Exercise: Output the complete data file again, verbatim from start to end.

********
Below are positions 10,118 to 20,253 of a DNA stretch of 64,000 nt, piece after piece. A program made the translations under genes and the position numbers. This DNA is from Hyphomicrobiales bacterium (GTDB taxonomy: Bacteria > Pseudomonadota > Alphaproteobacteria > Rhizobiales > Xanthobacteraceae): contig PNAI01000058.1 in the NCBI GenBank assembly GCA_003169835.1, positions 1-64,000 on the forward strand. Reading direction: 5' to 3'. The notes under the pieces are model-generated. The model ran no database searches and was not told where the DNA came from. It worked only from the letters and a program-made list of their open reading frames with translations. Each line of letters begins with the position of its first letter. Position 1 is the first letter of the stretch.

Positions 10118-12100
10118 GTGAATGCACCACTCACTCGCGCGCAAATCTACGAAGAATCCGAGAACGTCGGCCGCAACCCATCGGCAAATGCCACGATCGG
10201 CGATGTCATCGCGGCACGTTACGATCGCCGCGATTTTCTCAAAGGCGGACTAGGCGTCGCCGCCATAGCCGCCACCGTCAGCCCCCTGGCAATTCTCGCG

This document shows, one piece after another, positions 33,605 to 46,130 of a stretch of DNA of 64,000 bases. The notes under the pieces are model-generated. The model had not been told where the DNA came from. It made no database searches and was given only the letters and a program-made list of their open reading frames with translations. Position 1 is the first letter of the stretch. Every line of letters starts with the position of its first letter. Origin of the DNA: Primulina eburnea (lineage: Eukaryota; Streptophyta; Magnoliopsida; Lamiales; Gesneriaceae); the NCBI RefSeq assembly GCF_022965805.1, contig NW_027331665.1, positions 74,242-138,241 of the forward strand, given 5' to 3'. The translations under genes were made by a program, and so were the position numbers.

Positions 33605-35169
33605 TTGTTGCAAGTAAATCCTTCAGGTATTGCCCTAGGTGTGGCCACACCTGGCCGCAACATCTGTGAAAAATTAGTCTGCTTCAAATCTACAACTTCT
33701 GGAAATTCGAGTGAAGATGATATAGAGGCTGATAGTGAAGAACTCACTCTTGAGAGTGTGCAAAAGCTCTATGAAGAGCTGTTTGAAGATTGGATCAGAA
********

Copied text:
Below are positions 10,118 to 20,253 of a DNA stretch of 64,000 nt, piece after piece. A program made the translations under genes and the position numbers. This DNA is from Hyphomicrobiales bacterium (GTDB taxonomy: Bacteria > Pseudomonadota > Alphaproteobacteria > Rhizobiales > Xanthobacteraceae): contig PNAI01000058.1 in the NCBI GenBank assembly GCA_003169835.1, positions 1-64,000 on the forward strand. Reading direction: 5' to 3'. The notes under the pieces are model-generated. The model ran no database searches and was not told where the DNA came from. It worked only from the letters and a program-made list of their open reading frames with translations. Each line of letters begins with the position of its first letter. Position 1 is the first letter of the stretch.

Positions 10118-12100
10118 GTGAATGCACCACTCACTCGCGCGCAAATCTACGAAGAATCCGAGAACGTCGGCCGCAACCCATCGGCAAATGCCACGATCGG
10201 CGATGTCATCGCGGCACGTTACGATCGCCGCGATTTTCTCAAAGGCGGACTAGGCGTCGCCGCCATAGCCGCCACCGTCAGCCCCCTGGCAATTCTCGCG

This document shows, one piece after another, positions 33,605 to 46,130 of a stretch of DNA of 64,000 bases. The notes under the pieces are model-generated. The model had not been told where the DNA came from. It made no database searches and was given only the letters and a program-made list of their open reading frames with translations. Position 1 is the first letter of the stretch. Every line of letters starts with the position of its first letter. Origin of the DNA: Primulina eburnea (lineage: Eukaryota; Streptophyta; Magnoliopsida; Lamiales; Gesneriaceae); the NCBI RefSeq assembly GCF_022965805.1, contig NW_027331665.1, positions 74,242-138,241 of the forward strand, given 5' to 3'. The translations under genes were made by a program, and so were the position numbers.

Positions 33605-35169
33605 TTGTTGCAAGTAAATCCTTCAGGTATTGCCCTAGGTGTGGCCACACCTGGCCGCAACATCTGTGAAAAATTAGTCTGCTTCAAATCTACAACTTCT
33701 GGAAATTCGAGTGAAGATGATATAGAGGCTGATAGTGAAGAACTCACTCTTGAGAGTGTGCAAAAGCTCTATGAAGAGCTGTTTGAAGATTGGATCAGAA